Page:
I crossed the street headed to the coffee shop. As I stood there in the blessedly warm February sun, a man in worn and dirty clothes sitting on the low wall next to the post office said, “Hey, you work at the courthouse, don’t you?” He pointed back across the street to emphasize that he meant the courthouse I’d just walked out of.
I said I did.
“Yeah, you’re one of the judges.”
He was sitting where people who don’t have anywhere else to go during the day sit, and started telling me about how he really liked one of the other judges because she was always fair in her courtroom. I got the impression he spoke from personal experience.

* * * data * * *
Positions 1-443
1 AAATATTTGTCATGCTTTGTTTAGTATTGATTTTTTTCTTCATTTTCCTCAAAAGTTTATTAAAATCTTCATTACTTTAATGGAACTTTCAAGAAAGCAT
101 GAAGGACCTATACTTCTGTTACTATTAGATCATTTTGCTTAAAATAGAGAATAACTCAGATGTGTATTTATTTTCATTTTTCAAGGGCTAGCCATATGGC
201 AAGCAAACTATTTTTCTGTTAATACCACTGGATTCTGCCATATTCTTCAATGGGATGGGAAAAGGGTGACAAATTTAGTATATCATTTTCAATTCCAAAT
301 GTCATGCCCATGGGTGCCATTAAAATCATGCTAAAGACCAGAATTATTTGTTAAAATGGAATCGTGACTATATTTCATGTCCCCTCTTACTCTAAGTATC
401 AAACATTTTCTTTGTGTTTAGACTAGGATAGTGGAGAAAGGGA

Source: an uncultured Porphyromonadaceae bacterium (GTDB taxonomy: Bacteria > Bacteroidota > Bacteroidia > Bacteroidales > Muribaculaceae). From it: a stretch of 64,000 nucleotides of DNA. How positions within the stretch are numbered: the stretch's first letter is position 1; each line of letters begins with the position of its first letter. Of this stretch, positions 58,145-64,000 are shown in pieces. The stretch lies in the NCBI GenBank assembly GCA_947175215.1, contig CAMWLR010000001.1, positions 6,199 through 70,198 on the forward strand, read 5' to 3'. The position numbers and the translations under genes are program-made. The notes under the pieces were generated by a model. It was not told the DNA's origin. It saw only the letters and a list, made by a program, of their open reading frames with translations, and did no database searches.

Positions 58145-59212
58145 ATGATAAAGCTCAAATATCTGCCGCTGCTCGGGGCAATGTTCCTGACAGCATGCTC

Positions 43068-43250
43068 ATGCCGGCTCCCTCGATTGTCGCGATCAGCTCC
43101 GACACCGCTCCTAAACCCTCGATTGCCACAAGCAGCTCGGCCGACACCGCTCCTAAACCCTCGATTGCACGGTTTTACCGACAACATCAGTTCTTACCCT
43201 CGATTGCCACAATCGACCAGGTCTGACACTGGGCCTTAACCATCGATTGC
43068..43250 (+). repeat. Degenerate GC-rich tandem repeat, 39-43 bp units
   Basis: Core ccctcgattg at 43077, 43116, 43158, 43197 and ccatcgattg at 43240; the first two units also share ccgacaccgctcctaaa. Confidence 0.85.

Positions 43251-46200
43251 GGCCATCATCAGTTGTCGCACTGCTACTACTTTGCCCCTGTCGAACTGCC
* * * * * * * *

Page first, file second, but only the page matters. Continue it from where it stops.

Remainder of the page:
A friend I’d been waiting for caught up with me then and I told the man we needed to get going to the coffee shop.
“You’re getting coffee?” he asked. “Do you need some money?”
“No, we’re OK,” I said and we started to move off. I turned back. “Do you need some money?”
He waved me off. “Yeah, but that’s not why I …”
“It’s all right,” I said, handing him a five. “Here, maybe you can get something to eat.”
He stood up and moved toward me. He looked a lot bigger standing up. He reached two big hands out toward my face and then wrapped his arms around me, pulling me into his grip.
“My name’s John,” he said loudly in my ear.
I put my arms around him and gripped him back. “I’m Tim.”
“God bless you, man.”
“God bless you too, John.”
I’d never seen John there before and I haven’t seen him since, but I’ve thought about him for better than a week now. I gave him a five, and he gave me more.
I definitely came out ahead on the deal.